6. • Press Shift- -H (Color Hold Color) to "freeze" the color meter on the color you're pointing to—a handy stunt when you're comparing two colors onscreen. You can point to one color, hold it using Shift- -H, and then move your mouse to the second color. Pressing Shift- -H again releases the hold on the color. • When the Aperture Size slider is set to view more than one pixel, Digital Color Meter measures the average value of the pixels being examined. 10.30.9. Directory Directory is, at its heart, a glorified address book that lets you see and organize lists of people, groups of people, meeting rooms, and equipment (like projectors or TV carts). This utility is geared toward corporate worker bees who are overseen by a system- administrator king bee—one who's equipped the office with a Mac OS X Server. (Without Mac OS X Server and instructions from a network geek, Directory isn't especially useful.) 10.30.10. Directory Utility Here's another little program that's not intended for use by ordinary humans. It's exclusively for corporate network administrators. (And it replaces the NetInfo program that came with Mac OS X through version 10.4.) This utility controls the access that each individual Mac on a network has to Mac OS X's directory services—special databases that store information about users and servers. Directory Access also governs access to LDAP directories (Internet- or intranetbased "white pages" for Internet addresses). A network administrator can use Directory Access to do things like select NetInfo domains, set up search policies, and define attribute mappings. If those terms don't mean anything to you, just pretend you never read this paragraph and get on with your life. 10.30.11. Disk Utility This important program serves two key functions: • It serves as Mac OS X's own little Norton Utilities: a powerful hard drive administration tool that lets you repair, erase, format, and partition disks. In everyday life, you'll probably use Disk Utility most often for its Repair Permissions feature, which solves an uncanny number of weird little Mac OS X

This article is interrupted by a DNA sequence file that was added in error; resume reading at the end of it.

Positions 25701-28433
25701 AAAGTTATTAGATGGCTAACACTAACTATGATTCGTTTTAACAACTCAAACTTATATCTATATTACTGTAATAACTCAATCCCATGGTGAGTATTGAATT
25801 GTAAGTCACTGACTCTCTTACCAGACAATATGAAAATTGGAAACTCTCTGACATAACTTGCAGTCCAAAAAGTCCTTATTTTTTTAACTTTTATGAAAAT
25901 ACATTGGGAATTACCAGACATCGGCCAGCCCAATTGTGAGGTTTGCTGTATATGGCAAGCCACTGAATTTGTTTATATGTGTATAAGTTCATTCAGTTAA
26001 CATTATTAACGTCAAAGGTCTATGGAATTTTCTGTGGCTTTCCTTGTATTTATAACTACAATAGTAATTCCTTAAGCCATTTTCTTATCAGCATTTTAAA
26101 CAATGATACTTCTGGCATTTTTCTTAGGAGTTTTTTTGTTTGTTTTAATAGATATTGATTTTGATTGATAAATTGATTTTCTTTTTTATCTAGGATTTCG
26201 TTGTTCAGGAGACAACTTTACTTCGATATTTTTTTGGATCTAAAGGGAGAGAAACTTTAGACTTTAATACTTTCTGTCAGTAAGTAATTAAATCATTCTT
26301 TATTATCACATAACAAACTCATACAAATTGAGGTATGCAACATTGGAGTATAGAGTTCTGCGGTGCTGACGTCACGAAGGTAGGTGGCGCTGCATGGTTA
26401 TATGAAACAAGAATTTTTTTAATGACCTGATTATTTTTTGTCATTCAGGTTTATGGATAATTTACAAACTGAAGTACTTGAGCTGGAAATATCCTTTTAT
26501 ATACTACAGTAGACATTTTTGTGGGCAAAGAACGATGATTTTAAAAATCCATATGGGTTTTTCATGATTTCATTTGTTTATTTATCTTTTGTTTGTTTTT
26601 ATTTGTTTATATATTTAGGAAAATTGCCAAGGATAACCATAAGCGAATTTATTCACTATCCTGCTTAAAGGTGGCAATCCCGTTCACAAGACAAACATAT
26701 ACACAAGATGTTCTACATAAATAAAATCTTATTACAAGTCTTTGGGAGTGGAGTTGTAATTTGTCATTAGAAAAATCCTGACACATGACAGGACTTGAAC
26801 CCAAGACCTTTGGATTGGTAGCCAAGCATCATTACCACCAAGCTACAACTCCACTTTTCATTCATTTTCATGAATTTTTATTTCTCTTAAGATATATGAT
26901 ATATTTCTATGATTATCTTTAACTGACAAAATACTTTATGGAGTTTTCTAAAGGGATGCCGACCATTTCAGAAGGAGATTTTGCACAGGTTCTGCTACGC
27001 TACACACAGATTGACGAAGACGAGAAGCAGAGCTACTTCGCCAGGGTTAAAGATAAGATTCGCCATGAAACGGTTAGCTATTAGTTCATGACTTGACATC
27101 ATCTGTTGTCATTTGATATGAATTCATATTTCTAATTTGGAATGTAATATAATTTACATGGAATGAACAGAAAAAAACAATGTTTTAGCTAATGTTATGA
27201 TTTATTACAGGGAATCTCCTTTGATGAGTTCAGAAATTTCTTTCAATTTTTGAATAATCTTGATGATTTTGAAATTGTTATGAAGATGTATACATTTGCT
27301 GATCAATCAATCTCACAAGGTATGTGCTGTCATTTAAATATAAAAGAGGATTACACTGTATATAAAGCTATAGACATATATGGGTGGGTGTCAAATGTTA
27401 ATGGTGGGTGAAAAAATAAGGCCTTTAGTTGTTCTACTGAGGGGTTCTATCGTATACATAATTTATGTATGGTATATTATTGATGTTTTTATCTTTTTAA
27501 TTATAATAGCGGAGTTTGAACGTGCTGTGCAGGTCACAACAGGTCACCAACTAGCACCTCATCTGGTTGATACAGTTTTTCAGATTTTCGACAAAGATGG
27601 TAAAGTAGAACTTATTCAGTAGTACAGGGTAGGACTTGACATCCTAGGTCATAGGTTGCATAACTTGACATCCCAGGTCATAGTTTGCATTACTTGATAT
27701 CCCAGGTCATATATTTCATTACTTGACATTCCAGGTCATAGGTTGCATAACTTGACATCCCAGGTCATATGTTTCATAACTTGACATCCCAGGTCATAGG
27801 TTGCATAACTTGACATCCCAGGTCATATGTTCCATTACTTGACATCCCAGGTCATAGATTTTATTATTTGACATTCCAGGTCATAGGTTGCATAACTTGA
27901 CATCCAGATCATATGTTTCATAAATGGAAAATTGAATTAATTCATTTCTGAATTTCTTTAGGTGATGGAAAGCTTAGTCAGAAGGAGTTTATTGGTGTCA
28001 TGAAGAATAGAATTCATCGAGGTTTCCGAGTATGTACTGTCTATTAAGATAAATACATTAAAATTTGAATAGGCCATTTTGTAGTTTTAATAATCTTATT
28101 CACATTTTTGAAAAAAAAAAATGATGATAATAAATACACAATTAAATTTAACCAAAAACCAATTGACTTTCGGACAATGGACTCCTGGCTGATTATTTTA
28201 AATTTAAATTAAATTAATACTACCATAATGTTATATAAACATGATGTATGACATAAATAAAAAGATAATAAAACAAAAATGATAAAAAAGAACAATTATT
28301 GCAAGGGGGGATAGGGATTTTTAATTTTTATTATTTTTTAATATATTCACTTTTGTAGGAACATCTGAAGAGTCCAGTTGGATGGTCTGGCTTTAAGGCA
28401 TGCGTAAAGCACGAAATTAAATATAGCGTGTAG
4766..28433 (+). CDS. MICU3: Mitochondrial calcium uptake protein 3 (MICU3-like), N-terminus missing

7. glitches. But it's also worth keeping in mind, in case you ever find yourself facing a serious disk problem. • Disk Utility also creates and manages disk images, electronic versions of disks or folders that you can exchange electronically with other people. The following discussion tackles the program's two personalities one at a time. 10.30.11.1. Disk Utility, the hard drive–repair program Here are some of the tasks you can perform with this half of Disk Utility: • Repair folders, files, and program that don't work because you supposedly don't have sufficient "access privileges." This is by far the most common use of Disk Utility, not to mention the most reliable and satisfying. Using the Repair Disk Permissions button fixes an astonishing range of bizarre Mac OS X problems, from programs that won't open to menulets that freeze up the works. • Get size and type information about any disks attached to your Mac. • Fix disks that won't appear on your desktop or behave properly. • Completely erase disks—including rewritable CDs and DVDs (such as CD-RW and DVD-RW discs). • Partition a disk into multiple volumes (that is, subdivide a drive so that its segments appear on the desktop with separate disk icons). Tip: In Leopard, for the first time in Mac history, Disk Utility can create or enlarge disk partitions without requiring you to erase the entire hard drive. Details below. • Set up a RAID array (a cluster of separate disks that acts as a single volume). Note: Disk Utility can perform some of its magic on the startup disk—the disk that's running Mac OS X at the moment. For example, it can check the disk for damage, fix the permissions of the disk, or even adjust its partitions.But any other operation, like reformatting, erasing, or actually repairing the disk, still requires the Mac to start up from a different disk (your Leopard DVD, for example). Otherwise, it'd be like a surgeon performing an appendectomy on himself—not a great idea.